Kidnap bill allows for age

 

Tonawanda News, May 20, 2010... by Neale Gulley


State Sen. George Maziarz announced he is sponsoring a bill to toughen penalties for kidnappers when the victim is a child.

“It came together actually from the incident in North Tonawanda, the incident with Ronald Delp,” Maziarz said from his district headquarters Wednesday.

Delp, a 43-year-old North Tonawanda truck driver, is accused of sexually abusing a boy in 2008, a felony case that is now being transferred to Niagara County Court.

But what has Maziarz and several senate cosponsors of the bill concerned, he said, is the unrelated kidnapping of a 9-year-old boy in March, for which Delp is also charged. His indictment for second-degree kidnapping is what led to the investigation into his past dealings with minors and the latest charges for the March kidnapping, uncovered just weeks later.

For the first offense, though less serious, Delp had simply posted $20,000 bail and walked free, an accused predator, while the heavier abuse charge was being investigated.

“The fact that he was out. Had he been charged with a felony the bail would have been higher (and) he probably wouldn’t have been able to make it,” Maziarz said. “I’ve been working with the New York State District Attorney’s Association on this and I think they’re going to come out with a memo of support.”

The bill would make kidnapping a minor an automatic felony charge for first-degree kidnapping, a special circumstance given the victims’ age that’s also echoed in other areas of the law.

Leandra’s Law, for example, was signed by Gov. David Paterson Wednesday. Named for 11-year-old Leandra Rosado, who died as a passenger in a drunken driving accident last month, the new law makes it a felony to drive drunk with children in the car.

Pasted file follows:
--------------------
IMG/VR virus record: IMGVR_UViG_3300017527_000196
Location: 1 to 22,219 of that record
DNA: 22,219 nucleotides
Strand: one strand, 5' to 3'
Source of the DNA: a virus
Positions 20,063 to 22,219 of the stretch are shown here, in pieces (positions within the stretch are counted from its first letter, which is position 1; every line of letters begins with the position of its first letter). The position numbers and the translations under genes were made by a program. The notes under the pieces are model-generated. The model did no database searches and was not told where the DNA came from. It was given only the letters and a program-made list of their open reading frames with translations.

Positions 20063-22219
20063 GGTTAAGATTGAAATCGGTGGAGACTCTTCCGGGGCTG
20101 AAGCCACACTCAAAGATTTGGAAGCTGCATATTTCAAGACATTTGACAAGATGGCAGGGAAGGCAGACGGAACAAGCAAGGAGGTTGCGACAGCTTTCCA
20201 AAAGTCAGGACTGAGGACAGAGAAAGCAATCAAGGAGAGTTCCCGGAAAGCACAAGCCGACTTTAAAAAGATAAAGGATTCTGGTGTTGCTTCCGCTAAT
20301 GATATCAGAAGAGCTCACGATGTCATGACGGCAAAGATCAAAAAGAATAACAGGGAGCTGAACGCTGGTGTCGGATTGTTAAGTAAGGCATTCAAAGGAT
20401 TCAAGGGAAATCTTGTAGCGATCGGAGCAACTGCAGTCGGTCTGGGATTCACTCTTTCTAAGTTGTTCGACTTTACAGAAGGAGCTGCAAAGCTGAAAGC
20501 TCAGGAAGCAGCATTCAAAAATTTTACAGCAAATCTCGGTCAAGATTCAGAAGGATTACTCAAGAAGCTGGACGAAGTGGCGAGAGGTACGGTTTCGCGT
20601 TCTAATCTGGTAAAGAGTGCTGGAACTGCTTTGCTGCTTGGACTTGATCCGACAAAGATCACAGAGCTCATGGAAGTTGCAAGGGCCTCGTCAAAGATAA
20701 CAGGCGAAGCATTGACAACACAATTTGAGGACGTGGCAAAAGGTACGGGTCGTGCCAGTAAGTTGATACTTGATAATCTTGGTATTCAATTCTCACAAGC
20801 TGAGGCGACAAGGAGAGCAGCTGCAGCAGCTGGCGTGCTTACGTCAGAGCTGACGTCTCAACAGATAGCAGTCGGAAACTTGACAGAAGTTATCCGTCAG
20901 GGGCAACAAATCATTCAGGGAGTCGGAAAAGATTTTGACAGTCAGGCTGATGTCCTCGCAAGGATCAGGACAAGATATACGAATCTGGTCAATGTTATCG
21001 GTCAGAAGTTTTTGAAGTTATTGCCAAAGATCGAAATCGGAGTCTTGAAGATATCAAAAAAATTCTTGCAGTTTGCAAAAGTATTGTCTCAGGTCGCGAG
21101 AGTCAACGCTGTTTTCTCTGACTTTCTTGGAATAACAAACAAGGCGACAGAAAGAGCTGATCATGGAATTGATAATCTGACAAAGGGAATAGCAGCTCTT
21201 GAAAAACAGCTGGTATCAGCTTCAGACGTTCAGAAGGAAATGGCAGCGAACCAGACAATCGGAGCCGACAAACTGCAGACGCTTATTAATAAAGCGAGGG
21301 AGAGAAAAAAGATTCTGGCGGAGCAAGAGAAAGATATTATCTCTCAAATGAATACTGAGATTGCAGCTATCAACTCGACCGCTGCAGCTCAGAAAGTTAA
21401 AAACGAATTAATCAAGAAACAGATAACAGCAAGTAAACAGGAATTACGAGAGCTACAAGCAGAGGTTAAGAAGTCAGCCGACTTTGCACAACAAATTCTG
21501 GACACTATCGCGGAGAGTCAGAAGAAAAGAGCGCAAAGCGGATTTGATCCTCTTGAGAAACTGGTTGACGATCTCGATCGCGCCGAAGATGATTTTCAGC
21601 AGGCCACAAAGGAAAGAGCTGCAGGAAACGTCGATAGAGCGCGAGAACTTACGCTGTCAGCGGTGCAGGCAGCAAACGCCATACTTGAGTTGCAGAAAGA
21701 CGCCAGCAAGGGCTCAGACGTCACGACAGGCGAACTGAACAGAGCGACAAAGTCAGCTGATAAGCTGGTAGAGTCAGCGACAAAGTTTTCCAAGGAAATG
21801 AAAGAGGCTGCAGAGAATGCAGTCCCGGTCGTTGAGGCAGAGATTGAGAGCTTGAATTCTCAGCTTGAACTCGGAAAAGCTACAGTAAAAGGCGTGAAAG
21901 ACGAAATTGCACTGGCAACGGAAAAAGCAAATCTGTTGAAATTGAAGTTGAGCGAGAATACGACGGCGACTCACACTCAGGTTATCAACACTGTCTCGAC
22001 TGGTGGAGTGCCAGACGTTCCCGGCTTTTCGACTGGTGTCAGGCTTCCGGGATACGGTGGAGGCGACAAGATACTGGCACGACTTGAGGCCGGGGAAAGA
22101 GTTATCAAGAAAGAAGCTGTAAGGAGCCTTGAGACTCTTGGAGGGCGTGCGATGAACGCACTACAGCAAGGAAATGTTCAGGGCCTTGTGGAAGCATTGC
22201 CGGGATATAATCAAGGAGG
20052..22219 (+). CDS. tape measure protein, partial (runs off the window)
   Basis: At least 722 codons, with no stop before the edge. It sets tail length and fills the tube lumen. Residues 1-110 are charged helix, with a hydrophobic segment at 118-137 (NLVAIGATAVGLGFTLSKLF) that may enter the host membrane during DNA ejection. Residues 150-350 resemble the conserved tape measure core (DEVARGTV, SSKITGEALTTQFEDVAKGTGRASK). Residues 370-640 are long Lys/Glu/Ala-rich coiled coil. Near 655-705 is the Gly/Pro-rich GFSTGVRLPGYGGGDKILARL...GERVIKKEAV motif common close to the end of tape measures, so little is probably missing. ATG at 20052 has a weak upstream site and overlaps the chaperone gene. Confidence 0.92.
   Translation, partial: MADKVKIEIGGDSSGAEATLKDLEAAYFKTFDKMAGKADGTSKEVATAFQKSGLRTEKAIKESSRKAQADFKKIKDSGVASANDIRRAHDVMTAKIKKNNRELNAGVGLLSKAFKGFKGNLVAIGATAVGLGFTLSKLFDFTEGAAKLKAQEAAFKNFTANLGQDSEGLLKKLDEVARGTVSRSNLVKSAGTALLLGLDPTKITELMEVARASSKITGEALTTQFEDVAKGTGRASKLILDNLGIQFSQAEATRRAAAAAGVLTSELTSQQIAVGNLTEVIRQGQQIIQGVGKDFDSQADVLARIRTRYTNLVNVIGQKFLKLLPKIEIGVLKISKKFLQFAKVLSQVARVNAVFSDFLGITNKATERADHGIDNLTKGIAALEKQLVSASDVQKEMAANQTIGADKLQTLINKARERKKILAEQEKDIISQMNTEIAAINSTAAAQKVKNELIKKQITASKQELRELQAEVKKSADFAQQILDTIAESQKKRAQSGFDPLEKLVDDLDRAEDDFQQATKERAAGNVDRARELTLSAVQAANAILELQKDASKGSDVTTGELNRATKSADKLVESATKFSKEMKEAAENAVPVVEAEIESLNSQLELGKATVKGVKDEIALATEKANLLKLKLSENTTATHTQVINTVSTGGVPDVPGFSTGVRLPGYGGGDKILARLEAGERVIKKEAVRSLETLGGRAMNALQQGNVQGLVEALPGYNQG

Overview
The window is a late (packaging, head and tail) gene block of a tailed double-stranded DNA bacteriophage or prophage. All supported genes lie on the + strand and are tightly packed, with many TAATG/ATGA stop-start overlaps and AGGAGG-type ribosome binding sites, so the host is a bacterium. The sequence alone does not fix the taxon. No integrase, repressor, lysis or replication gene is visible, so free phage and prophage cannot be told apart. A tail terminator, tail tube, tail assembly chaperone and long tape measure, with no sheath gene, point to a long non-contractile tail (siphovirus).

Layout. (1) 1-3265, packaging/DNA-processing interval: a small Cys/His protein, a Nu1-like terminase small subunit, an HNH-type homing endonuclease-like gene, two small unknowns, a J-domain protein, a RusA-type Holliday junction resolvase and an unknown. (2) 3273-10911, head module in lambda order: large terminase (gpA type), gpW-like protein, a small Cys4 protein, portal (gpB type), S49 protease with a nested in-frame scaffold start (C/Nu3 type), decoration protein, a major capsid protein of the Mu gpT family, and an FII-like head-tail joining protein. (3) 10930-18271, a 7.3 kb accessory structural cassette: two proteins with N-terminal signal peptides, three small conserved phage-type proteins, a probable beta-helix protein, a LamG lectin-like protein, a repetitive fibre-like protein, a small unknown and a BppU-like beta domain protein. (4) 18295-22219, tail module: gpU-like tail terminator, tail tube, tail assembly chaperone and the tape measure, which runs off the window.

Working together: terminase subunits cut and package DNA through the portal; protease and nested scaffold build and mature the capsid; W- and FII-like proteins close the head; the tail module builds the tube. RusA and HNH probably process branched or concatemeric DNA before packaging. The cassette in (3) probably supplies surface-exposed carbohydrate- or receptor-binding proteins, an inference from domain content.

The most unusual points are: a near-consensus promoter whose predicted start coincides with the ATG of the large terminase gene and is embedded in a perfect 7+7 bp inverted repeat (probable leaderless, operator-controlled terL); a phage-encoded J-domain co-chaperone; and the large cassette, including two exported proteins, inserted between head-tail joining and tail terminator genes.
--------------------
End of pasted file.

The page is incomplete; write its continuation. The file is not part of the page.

“There are special provisions in laws specifically involving crimes against young people or crimes against the elderly,” he said.

First-degree felony status under the proposed legislation would include the kidnapping of anyone 16 years old or younger.

“The existing law does not make specific reference to the kidnapping of a child. The current penalties are currently the same for abduction of an adult as a child,” a summary of the bill states. “... This bill would ensure that the abduction of a child automatically qualify as the highest level kidnapping charge.”

Existing justifications for first-degree kidnapping include extortion, intent to cause harm or accidental death — things Delp was not accused of in the March abduction in which the boy was returned to his parents unharmed.

Other written justifications contained on a summary of the proposed bill includes information on kidnapping offenders. For instance, state senate research shows that “five out of every 100 kidnap offenders convicted of kidnapping will be reconvicted. A previous conviction of kidnapping is a significant risk factor for other serious crimes. Kidnappers are 30 times more likely than (other males) to commit homicide and four times more likely than sex offenders ...”

First-degree kidnapping in New York state is a class A-1 felony, which carries a sentence of at least 20 years in prison, according to a legal website. Second-degree kidnapping, a class B felony in New York state, carries a sentence of one to eight years in prison.